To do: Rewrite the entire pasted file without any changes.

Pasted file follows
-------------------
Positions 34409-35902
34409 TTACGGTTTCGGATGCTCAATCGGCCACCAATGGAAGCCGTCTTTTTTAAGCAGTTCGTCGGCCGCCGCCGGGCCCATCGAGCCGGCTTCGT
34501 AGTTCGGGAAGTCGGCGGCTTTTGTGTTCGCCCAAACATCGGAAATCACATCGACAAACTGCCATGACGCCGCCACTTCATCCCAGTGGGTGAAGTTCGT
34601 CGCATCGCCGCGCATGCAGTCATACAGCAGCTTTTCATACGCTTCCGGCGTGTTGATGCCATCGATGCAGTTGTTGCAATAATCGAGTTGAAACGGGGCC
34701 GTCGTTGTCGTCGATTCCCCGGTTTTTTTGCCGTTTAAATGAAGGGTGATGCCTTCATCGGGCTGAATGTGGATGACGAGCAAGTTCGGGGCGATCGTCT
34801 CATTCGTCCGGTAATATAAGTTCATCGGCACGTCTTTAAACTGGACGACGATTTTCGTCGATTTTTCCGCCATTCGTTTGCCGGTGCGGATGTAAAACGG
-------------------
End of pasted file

Positions 34409-35902
34409 TTACGGTTTCGGATGCTCAATCGGCCACCAATGGAAGCCGTCTTTTTTAAGCAGTTCGTCGGCCGCCGCCGGGCCCATCGAGCCGGCTTCGT
34501 AGTTCGGGAAGTCGGCGGCTTTTGTGTTCGCCCAAACATCGGAAATCACATCGACAAACTGCCATGACGCCGCCACTTCATCCCAGTGGGTGAAGTTCGT
34601 CGCATCGCCGCGCATGCAGTCATACAGCAGCTTTTCATACGCTTCCGGCGTGTTGATGCCATCGATGCAGTTGTTGCAATAATCGAGTTGAAACGGGGCC
34701 GTCGTTGTCGTCGATTCCCCGGTTTTTTTGCCGTTTAAATGAAGGGTGATGCCTTCATCGGGCTGAATGTGGATGACGAGCAAGTTCGGGGCGATCGTCT
34801 CATTCGTCCGGTAATATAAGTTCATCGGCACGTCTTTAAACTGGACGACGATTTTCGTCGATTTTTCCGCCATTCGTTTGCCGGTGCGGATGTAAAACGG